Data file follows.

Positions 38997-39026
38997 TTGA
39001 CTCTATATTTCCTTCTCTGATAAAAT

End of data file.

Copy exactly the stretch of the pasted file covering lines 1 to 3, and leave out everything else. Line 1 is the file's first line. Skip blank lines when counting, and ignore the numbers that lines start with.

Positions 38997-39026
38997 TTGA
39001 CTCTATATTTCCTTCTCTGATAAAAT